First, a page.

The Donald J. Trump Foundation Acknowledges Self-Dealing

On November 21, The Donald J. Trump Foundation (the Foundation) released its 2015 Form 990-PF, Return of Private Foundation to the public and uploaded the return to the nonprofit-tracking website Guidestar.  On the 2015 Form 990-PF, the Foundation, which is tax-exempt under Internal Revenue Code (IRC) Section 501(c)(3), disclosed self-dealing in 2015 and in prior years.  No additional information as to what activities the Foundation considered to be self-dealing was provided, nor was information released about who was engaged in the matter.

The “self-dealing question” on the tax return asks about various activities that could qualify as self-dealing.  In Part VII-B, Statements Regarding Activities for Which Form 4720 May Be Required of the Form 990-PF, the Foundation answered yes to the questions 1a(5) and 1c.  The questions read: “During the year, did the foundation (either directly or indirectly) transfer any income or assets to a disqualified person (or make any of either available for the benefit or use of a disqualified person)?” and “Did the foundation engage in a prior year in any of the acts described above?”  Disqualified persons in this context could be Donald Trump, a member of his family, or a business owned by Donald Trump, among others. 

Self-dealing is prohibited by the Internal Revenue Service and requires additional filings such as Form 4720, Return of Certain Excise Taxes under Chapters 41 and 42 of the IRC.  All individuals who were involved in the activities will have to pay penalties and repay the Foundation back.  The initial tax on the amounts involved in self-dealing is 10% plus additional tax on foundation managers (the lesser of $20,000 or 5% of the amount involved in self-dealing activity).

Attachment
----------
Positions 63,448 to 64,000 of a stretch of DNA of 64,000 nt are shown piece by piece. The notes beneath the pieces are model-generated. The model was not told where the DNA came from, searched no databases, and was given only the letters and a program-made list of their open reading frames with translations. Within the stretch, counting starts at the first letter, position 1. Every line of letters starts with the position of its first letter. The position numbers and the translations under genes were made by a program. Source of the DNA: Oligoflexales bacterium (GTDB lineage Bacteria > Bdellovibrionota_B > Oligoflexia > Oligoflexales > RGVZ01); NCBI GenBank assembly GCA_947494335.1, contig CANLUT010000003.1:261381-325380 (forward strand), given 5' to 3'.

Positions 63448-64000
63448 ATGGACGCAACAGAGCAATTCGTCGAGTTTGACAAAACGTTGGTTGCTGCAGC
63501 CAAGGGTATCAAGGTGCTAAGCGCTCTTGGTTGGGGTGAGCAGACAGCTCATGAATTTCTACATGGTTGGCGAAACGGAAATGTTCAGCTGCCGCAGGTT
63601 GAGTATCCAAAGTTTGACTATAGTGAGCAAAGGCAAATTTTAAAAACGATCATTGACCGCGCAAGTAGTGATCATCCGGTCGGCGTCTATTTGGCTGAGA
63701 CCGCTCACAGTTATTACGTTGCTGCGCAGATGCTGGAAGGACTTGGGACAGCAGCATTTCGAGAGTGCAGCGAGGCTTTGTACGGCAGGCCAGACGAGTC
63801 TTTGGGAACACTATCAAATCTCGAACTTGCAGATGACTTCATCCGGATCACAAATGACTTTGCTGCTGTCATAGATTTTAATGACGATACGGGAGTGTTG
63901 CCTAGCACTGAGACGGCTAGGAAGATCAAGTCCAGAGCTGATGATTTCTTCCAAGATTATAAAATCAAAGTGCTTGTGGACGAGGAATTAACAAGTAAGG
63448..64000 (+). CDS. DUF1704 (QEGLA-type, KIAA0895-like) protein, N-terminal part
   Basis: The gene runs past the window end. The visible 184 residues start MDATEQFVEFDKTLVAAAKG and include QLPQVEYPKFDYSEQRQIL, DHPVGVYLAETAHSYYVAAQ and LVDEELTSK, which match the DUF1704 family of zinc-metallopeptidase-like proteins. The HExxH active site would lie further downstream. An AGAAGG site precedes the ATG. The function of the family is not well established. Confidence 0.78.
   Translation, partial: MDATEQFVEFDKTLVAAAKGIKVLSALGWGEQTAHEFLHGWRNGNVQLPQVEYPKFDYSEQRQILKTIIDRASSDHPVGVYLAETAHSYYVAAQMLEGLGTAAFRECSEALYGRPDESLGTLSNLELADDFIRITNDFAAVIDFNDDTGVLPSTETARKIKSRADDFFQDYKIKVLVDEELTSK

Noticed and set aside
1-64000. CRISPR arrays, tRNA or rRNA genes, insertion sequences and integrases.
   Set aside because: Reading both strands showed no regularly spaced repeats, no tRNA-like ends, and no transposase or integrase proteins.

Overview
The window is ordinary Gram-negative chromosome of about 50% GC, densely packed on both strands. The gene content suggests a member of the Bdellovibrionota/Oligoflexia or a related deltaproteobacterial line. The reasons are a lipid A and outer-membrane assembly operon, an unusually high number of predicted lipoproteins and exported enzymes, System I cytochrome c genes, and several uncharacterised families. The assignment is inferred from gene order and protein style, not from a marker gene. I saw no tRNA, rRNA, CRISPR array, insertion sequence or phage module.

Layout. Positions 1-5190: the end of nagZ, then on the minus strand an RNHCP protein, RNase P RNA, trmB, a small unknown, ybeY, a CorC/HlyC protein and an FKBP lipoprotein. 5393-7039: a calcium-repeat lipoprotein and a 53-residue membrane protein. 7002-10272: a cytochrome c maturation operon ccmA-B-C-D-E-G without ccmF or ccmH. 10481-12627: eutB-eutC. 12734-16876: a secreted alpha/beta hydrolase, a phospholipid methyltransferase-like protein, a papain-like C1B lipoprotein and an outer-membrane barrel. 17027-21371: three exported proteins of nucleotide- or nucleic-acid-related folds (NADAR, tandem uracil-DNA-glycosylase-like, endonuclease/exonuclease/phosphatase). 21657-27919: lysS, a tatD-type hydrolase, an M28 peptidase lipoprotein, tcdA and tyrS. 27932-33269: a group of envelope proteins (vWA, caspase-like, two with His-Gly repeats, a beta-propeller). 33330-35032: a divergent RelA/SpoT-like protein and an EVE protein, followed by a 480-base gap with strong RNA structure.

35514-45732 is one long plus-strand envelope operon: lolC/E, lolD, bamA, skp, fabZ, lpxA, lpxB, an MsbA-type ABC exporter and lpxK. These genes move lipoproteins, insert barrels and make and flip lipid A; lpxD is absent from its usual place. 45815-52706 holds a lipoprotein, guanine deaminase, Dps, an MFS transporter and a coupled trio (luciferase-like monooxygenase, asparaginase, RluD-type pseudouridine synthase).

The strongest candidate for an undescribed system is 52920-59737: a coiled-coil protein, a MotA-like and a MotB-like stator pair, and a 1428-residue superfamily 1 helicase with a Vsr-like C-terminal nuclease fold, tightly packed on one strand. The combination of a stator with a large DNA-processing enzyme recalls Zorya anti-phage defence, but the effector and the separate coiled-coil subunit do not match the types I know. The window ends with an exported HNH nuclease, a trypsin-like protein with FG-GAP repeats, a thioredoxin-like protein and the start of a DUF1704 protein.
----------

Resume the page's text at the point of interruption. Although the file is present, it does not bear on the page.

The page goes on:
In addition to the disclosure of self-dealing, the tax form also listed several items under “other assets” that have not been reported in the past, including sports memorabilia – football helmet, Schanz fine art – portrait and Israel fine art – portrait.

According to media reports, the Foundation paid $10,000 for a painting of Trump by Havi Schanz in 2014, $12,000 for a Tim Tebow helmet in 2012 and $20,000 for another Trump painting by Michael Israel in 2007.  These assets are reported at $700, $475 and $500, respectively, on the return.

Is the Foundation’s tax-exempt status at risk?  Considering a voluntarily compliance with the tax rules, paying all the necessary penalties and excise taxes, and adopting a policy on self-dealing, the Foundation can likely avoid losing its exempt status.      

Please contact a member of your Schneider Downs team if you have further questions regarding this topic and visit the Our Thoughts On blog for more articles pertaining to the not-for-profit sector.    

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